Germany slashes 2013 growth forecast to 0.4 per cent as it feels impact of euro crisis

BERLIN – The German government on Wednesday more than halved its economic growth forecast for this year to just 0.4 per cent, evidence that the financial crisis that has dragged down some of Europe’s weaker economies is now also weighing on its largest.

In October, the government had predicted growth of 1 per cent for this year. But growth gradually slowed over the course of last year amid trouble elsewhere in the 17-country eurozone, and the economy is believed to have contracted in the fourth quarter.

The government said growth will pick up in 2014, when it is forecast at 1.6 per cent.

The revised forecast came a day after official data showed the economy grew by 0.7 per cent in 2012 — well below the previous year’s figure of 3 per cent. The figure suggests an outright contraction in the fourth quarter, for which the government did not provide a separate estimate.

“We are experiencing a winter half-year that isn’t so easy, but after that the economy will turn upward,” Economy Minister Philipp Roesler, who is also Germany’s vice chancellor, told reporters.

Germany relies heavily on exports to other European countries. As economic troubles grew in recent years in Spain, Italy and even France and Britain, demand for Germany’s high-value industrial goods declined.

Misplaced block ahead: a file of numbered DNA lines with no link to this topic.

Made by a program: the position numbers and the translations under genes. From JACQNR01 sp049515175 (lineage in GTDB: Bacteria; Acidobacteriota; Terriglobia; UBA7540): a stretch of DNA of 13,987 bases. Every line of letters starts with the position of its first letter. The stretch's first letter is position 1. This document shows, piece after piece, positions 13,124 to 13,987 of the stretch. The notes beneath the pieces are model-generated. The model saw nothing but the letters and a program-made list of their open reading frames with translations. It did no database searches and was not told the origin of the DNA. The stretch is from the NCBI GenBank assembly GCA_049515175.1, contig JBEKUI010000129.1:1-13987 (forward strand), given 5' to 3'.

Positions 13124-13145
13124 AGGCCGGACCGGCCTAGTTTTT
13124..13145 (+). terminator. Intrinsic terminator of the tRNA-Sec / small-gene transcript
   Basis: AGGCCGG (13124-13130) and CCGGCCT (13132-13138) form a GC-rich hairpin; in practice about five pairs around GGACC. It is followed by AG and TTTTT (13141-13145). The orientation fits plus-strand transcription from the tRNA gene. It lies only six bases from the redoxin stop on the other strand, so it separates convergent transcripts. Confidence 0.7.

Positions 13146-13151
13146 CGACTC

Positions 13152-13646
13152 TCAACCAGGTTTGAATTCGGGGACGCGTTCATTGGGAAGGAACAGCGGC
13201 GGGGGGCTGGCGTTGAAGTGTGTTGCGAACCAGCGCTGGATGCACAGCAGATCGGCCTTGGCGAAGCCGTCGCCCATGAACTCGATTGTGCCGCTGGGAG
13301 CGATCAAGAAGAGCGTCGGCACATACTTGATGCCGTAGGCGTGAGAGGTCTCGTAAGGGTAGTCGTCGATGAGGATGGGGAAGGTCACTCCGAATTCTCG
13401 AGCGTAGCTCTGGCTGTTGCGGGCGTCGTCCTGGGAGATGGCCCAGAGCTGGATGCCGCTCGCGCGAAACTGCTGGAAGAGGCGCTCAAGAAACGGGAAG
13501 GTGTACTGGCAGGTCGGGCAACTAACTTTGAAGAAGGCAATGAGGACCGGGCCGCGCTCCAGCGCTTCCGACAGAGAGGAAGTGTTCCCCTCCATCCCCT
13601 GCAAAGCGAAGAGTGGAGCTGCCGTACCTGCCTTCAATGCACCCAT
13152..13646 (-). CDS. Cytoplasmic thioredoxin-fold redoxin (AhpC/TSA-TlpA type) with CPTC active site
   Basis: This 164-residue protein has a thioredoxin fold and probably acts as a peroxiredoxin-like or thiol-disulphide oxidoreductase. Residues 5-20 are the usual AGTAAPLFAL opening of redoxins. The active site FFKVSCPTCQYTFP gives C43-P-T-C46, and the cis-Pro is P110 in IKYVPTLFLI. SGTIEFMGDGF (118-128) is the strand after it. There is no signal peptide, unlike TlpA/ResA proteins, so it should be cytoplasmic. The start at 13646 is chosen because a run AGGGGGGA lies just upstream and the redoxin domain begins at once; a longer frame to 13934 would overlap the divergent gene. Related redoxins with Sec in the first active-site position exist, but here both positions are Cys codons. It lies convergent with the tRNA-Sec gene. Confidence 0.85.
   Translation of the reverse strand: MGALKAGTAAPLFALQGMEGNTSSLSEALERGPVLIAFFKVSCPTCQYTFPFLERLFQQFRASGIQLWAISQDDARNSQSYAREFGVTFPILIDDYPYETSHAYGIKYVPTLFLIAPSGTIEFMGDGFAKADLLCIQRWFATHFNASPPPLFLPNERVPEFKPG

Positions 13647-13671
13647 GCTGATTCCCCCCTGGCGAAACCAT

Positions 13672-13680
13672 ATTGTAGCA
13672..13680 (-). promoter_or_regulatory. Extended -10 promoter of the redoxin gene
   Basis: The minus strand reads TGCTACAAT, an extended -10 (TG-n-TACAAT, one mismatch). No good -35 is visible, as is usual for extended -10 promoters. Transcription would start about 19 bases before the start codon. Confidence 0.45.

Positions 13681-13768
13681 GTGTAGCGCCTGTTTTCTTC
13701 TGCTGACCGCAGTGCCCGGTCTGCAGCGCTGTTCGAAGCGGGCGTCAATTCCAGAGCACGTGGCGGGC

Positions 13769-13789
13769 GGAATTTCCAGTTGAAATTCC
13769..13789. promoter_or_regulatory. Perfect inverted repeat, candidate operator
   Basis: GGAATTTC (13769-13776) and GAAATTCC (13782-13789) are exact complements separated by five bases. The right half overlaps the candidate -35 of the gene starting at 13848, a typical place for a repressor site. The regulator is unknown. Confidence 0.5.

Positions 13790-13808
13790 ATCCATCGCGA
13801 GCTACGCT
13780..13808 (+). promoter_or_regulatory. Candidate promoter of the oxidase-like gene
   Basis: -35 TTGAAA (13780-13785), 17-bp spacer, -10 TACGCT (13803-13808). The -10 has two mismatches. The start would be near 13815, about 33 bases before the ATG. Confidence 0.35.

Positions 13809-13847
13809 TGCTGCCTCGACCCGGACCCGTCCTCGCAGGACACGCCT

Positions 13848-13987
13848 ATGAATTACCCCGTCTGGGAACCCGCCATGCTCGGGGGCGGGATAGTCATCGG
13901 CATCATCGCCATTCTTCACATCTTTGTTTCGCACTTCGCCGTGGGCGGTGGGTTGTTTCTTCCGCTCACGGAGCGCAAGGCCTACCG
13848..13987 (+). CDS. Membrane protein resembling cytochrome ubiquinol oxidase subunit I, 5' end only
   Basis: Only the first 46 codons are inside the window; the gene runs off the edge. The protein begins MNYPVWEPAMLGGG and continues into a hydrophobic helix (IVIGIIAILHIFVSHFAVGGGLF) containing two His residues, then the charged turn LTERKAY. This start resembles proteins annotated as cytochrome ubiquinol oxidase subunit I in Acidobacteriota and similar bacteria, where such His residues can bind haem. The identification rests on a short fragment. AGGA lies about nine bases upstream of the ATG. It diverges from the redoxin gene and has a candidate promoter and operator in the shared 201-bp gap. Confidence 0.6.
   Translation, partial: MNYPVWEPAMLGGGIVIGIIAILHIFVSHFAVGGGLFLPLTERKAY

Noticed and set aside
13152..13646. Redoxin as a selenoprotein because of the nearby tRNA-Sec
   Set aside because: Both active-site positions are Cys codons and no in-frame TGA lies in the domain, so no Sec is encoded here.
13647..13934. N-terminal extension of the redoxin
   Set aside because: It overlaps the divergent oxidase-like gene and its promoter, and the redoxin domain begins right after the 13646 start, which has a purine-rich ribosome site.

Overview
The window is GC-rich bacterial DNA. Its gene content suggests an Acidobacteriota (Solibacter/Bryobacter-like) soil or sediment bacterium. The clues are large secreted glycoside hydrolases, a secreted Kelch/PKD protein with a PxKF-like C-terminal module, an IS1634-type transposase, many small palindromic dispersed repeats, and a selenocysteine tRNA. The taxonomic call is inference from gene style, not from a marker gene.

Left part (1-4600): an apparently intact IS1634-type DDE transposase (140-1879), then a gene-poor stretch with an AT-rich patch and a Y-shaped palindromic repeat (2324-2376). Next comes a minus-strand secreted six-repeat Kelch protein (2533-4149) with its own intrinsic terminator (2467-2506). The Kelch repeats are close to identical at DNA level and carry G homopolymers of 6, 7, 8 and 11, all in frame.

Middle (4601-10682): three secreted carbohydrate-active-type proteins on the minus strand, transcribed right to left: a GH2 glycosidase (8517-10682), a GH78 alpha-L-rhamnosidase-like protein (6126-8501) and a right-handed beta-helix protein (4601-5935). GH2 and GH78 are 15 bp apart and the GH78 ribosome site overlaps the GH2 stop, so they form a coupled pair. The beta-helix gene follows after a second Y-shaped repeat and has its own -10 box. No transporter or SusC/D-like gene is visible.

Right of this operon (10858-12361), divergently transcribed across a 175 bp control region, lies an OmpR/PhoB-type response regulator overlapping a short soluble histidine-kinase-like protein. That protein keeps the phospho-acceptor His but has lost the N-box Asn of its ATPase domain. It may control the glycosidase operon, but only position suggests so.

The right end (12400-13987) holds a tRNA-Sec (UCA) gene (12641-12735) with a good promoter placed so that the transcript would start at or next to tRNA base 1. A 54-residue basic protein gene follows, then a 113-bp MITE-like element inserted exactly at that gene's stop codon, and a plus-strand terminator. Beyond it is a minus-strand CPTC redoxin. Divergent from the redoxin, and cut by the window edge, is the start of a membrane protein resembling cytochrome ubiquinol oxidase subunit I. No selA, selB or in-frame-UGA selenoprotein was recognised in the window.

Roesler said that businesspeople appear increasingly confident in the eurozone — which is in recession overall — and “companies want to invest; the investment that was missing so far was delayed, not scrapped.”

Recent surveys have shown business confidence rising, though data on industrial orders have shown a mixed picture so far.

The new 2013 German forecast puts the government in line with last month’s projection by the country’s central bank, the Bundesbank. The bank forecast a rebound to 1.9 per cent growth next year if Europe’s debt crisis doesn’t escalate further.

Roesler acknowledged that events in the United States, Germany’s biggest trading partner outside Europe, are important. President Barack Obama and Congress are sparring over raising the government’s borrowing limit, with Republicans calling for spending cuts in return.

Everyone in the U.S. is aware that the problems need to be resolved “so we don’t see any great danger,” Roesler said.